Holy Leftovers

What do you do with leftovers? Why did Yeshua tell the disciples to gather the leftover fragments, and why did they fill twelve baskets?

Mosaics preserved from the Byzantine period at the Church of the Multiplication of the Loaves and the Fishes at Tabgha, on the Sea of Galilee. (Image © Bigstock/zatletic)

After the multitude had eaten, Rabbi Yeshua told His disciples, “Gather up the leftover fragments so that nothing will be lost” (John 6:12). Mark reports that the disciples also found leftover fish. Why did He tell them to gather the leftover fragments?

Jewish law regards wasting food as a sin, but there is a deeper meaning here. The fragments that remained symbolize the Master’s teaching. He charged His disciples with the responsibility of gathering, preserving, and transmitting His teachings. The gospel narratives which compose the chronicles of the Messiah are the fragments that remain from His teaching ministry. Likewise, the agrapha (non-canonical sayings of the Master) preserved in the writings of the early church represent fragments of the Master’s teaching. As we study the words and deeds of the Messiah, we fulfill the Master’s charge to gather the fragments that remain.

The disciples “filled twelve baskets with fragments from the five barley loaves which were left over by those who had eaten” (John 6:13)—one for each of the twelve. The twelve basketfuls allude to all Israel as represented by twelve tribes.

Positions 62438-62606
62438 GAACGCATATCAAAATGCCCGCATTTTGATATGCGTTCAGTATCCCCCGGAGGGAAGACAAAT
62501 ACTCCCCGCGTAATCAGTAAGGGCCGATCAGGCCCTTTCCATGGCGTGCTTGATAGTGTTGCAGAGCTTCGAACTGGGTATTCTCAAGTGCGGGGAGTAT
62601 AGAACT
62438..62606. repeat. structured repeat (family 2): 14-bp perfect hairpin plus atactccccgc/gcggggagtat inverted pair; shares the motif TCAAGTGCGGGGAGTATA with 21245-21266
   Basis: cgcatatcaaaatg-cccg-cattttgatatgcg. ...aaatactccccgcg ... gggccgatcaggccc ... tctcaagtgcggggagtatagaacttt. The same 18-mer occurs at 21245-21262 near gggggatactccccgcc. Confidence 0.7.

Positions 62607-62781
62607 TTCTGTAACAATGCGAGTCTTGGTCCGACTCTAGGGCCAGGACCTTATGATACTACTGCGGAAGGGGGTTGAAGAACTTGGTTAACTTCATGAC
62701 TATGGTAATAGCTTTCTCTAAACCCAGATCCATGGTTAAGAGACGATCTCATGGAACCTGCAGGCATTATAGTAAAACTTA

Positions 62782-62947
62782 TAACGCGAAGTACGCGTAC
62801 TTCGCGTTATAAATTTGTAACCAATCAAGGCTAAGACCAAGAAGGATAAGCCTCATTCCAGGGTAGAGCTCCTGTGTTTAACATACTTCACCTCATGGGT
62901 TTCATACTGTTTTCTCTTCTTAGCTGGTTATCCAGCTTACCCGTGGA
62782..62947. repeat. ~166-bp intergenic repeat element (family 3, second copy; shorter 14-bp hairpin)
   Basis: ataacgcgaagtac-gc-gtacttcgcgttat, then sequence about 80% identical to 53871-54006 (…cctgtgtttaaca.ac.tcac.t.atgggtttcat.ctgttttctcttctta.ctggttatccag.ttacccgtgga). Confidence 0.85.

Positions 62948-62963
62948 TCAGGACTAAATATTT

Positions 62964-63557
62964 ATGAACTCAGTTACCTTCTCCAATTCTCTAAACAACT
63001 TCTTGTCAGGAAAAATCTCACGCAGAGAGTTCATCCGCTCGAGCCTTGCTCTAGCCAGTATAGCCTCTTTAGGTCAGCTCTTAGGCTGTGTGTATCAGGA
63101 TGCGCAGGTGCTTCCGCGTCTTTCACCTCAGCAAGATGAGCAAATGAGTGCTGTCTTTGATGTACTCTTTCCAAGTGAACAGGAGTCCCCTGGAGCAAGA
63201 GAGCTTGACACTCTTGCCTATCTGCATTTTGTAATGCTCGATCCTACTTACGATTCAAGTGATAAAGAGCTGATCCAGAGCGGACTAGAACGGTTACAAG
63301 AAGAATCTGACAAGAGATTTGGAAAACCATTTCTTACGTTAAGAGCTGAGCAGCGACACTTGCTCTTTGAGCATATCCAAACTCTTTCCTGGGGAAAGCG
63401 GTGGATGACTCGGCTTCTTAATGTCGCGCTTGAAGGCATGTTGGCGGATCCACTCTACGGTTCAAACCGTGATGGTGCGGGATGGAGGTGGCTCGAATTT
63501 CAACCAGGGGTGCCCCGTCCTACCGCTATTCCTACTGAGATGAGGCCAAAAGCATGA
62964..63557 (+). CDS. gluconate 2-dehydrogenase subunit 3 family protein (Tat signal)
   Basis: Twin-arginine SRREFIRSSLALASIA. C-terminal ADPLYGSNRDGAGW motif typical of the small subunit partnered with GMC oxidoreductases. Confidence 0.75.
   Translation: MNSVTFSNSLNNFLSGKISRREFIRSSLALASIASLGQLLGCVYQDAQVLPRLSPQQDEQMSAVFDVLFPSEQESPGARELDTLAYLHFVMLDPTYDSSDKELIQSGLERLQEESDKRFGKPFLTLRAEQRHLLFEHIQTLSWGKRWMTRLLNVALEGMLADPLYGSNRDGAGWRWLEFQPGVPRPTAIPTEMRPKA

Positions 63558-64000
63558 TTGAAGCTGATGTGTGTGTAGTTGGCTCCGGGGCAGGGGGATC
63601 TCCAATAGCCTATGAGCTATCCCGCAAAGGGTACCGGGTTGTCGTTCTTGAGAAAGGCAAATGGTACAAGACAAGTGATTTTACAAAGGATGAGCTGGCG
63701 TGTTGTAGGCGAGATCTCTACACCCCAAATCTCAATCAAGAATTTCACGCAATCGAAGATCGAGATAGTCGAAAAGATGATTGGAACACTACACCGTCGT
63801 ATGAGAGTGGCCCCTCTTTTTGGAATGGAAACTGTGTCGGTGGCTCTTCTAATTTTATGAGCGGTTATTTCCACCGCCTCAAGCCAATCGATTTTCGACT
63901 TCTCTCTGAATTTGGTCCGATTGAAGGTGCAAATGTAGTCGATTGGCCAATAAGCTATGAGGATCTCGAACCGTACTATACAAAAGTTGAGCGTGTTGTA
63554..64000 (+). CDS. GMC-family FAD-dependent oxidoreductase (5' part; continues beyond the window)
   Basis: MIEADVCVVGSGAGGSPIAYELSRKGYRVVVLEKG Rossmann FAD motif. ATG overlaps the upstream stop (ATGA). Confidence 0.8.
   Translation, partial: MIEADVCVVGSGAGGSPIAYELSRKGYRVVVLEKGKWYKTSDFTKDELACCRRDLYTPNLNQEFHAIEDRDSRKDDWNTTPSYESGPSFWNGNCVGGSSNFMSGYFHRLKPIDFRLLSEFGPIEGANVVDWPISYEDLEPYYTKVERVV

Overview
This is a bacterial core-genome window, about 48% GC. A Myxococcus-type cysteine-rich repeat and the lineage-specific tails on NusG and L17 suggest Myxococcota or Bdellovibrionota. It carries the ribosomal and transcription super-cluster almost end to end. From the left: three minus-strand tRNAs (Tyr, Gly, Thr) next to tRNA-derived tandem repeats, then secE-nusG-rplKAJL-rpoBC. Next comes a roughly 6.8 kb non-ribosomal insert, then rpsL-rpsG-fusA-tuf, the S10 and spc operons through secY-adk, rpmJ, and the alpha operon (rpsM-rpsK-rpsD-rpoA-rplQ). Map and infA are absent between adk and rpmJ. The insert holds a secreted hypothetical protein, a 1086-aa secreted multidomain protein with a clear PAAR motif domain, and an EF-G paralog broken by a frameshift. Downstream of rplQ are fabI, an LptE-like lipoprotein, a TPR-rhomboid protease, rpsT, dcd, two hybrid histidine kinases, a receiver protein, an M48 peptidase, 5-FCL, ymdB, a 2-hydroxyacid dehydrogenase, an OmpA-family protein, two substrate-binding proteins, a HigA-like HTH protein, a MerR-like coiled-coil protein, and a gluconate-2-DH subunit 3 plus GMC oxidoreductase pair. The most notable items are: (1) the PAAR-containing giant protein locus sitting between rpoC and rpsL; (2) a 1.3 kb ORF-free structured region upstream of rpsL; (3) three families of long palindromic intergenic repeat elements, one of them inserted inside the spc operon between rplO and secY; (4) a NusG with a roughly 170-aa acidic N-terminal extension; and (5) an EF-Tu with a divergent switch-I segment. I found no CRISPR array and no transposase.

The twelve baskets also allude to the twelve loaves of the Bread of the Presence in the Temple. The twelve loaves, which were continually in the presence of the LORD in His Temple, symbolized the twelve tribes of Israel. The priesthood ate the twelve loaves every Sabbath and replaced them with fresh loaves. In the Second Temple Era, the priesthood on a Sabbath numbered more than one thousand. The priests found the twelve loaves insufficient to feed them all; each priest received only a morsel. The Talmud says that when God’s favor rested on the nation, a miracle happened. Each priest ate scarcely more than a crumb, yet that small crumb miraculously satiated him. In addition, when the priests had eaten and been satisfied, they found that leftovers remained:

Every priest who received a piece of the bread the size of an olive would eat it and be satisfied, and some would eat it and have leftovers. (b.Yoma 38a)

The miracle of Yeshua feeding the multitudes with the five loaves alludes to this tradition. A further correlation to the bread of the presence can be seen by combining the two feeding miracles. In the feeding of the five thousand, He breaks five loaves. In the feeding of the four thousand, He breaks seven loaves. Five loaves plus seven loaves makes twelve loaves.

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Adapted From:

Chronicles of the Messiah

Chronicles of the Messiah presents an extensive harmonized study of the Gospels from a Messianic Jewish perspective, published in a sturdy, hard cover edition of six books.

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